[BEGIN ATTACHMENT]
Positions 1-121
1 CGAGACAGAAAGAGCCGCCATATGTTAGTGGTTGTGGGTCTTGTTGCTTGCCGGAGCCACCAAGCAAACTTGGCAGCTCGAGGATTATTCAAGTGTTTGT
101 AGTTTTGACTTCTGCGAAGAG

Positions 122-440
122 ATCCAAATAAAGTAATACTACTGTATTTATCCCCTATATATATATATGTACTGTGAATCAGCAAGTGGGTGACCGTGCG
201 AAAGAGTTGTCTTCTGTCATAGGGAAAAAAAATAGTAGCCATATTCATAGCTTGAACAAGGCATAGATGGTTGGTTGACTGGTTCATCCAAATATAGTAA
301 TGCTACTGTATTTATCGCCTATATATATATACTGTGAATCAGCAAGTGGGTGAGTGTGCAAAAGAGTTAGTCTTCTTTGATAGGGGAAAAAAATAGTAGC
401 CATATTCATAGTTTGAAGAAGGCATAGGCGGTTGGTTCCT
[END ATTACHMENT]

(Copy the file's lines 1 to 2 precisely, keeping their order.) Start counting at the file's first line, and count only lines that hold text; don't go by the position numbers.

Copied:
Positions 1-121
1 CGAGACAGAAAGAGCCGCCATATGTTAGTGGTTGTGGGTCTTGTTGCTTGCCGGAGCCACCAAGCAAACTTGGCAGCTCGAGGATTATTCAAGTGTTTGT